By Gerry Moran
Hi, my name is Gerry, and I am an ‘elderly person’. I don’t want to be an ‘elderly person’ and I don’t like being an ‘elderly person’. But, time marches on, yours truly is ‘getting on’ and so, it’s an ‘elderly person’ I am. Oh, and there are two pieces of paper to prove it – one, my birth certificate and two, page 377 of my Oxford Concise Dictionary which defines ‘elderly’ as: ‘somewhat old, past middle age’ (Ouch! The truth hurts),
And whatever about arguing with the Oxford Concise (and I wouldn’t dare) you certainly can’t argue with a birth cert. A birth cert is sacrosanct. A birth cert is infallible (unless, of course, espionage is your chosen profession. And good luck to you with that). A birth cert is imperative when applying for a passport or drawing down the old age pension, not to mention free travel; best thing since the sliced-pan. Except I am not into travel. I, who has had to be dragged to Tramore, let alone Tenerife or St Tropez.
Now, is elderly the same as old, you may well ask. Then again you may not ask because you are a 30-something triathlon athlete for whom the words ‘elderly’ and ‘old’ are totally irrelevant. Good for you. But they will be some day. That’s not a prophesy. That’s a fact. Of life.
Anyway, I’d rather be ‘elderly’ than ‘old’. ‘Old’ sounds – old! It sounds short and sharp. And final. Almost. A bit too close to the bone, and the box, if you follow me. ‘Elderly’ on the other hand sounds more graceful, not a lot more graceful but more graceful than old.
I am in no frame of mind to entertain the notion of old, I’m doing rather well, I think, coming to terms with the fact that I am elderly. Oh, a quick aside – here’s how you know if you’re old: if you slip on the street (on a banana skin, whatever) and people come running to help – you’re old. If they laugh – you’re not old. Not even elderly.
Following are a few pros and cons about being ‘elderly’. First, the word ‘pardon’ features regularly in your conversations – with your wife, your friends and your drinking companions. The reason for this is because you have ‘elderly’ ears and more than likely require ‘elderly’ hearing aids. That’s if you haven’t had them installed already.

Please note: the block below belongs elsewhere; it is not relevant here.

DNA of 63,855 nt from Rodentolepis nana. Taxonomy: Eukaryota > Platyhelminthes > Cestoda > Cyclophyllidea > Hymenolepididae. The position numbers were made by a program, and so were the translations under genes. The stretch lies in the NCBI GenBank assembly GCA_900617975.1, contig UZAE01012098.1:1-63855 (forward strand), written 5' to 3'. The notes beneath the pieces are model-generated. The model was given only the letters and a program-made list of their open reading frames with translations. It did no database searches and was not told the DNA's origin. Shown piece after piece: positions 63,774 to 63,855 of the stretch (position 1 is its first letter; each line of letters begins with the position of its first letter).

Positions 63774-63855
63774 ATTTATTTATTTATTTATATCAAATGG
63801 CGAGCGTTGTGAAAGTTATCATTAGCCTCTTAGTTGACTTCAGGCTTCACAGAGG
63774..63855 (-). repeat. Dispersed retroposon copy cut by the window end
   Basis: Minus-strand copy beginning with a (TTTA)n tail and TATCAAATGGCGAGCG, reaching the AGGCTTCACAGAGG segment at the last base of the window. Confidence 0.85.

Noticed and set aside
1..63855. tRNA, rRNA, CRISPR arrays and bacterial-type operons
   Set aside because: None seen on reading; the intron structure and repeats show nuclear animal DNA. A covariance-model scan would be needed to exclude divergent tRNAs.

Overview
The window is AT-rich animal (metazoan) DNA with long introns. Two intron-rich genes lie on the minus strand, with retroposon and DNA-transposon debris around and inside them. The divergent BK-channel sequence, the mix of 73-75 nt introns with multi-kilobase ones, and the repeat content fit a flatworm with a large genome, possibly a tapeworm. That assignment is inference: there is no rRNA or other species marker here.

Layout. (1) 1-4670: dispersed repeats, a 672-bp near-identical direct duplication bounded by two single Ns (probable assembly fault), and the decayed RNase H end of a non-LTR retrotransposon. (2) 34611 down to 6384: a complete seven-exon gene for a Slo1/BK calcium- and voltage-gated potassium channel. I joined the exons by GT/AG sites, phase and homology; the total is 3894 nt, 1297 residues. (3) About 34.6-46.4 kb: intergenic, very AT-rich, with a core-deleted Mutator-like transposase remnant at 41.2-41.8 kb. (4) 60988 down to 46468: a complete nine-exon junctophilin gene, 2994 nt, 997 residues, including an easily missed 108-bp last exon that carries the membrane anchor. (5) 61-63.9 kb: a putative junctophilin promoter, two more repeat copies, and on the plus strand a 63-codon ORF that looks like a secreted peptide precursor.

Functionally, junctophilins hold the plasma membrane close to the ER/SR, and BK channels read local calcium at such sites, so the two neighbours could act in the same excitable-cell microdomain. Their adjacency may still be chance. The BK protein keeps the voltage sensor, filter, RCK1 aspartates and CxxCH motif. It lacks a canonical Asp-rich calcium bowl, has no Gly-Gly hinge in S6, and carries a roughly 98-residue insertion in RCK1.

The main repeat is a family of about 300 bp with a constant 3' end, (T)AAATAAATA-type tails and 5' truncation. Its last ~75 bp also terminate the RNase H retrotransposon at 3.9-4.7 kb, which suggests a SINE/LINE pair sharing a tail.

You find yourself going to funerals often. Too often. And you can’t hear the eulogy properly unless you sit in the front pew with the chief mourners. Which would not be kosher. You become cranky. Contrary even. Although this might be particular to this ‘elderly person’ (who was probably always bordering on cranky). Your fashion-sense (if you ever had one) deserts you and you need guidance (more than likely from your wife) when purchasing socks, let alone a three-piece-suit which elderly persons have little use for. And if you do purchase a three-piece, or even a two-piece suit (for a son or daughter’s wedding perhaps) you know you’ll never wear it out!
As for the pros of being elderly – and there aren’t many –there’s the free travel pass which I’ve already covered. Also when you are travelling, on a crowded train or bus say, someone may well offer you their seat which is actually annoying because they’re mistaking you for old, which you are not!
Parking spaces for ‘elderly persons’ I appreciate and use that’s if they’re not being abused, by neither elderly nor old persons. Just last week a young fellow pulled out of one in his souped-up Honda Civic. I was tempted to drive after this whippersnapper who, I reckon, only started shaving last week, but I wasn’t able to pull out in time. So, parking spaces for the elderly are fine but the problem we have is actually manoeuvring in, and out, of them.
Oh, and while I’m on parking – what’s with people pulling into ‘Reserved for Families’ spaces and not a baby or child in sight? I’d love to approach them and ask: “Hey, where’s the family?” And they have no point telling me: “I have four at home or in school.” I too have four (albeit abroad) but I’m damned if I’d park in a family space.
And I’ve digressed, I realise, but that’s what happens when you’re ‘elderly’!
I may just get on with it.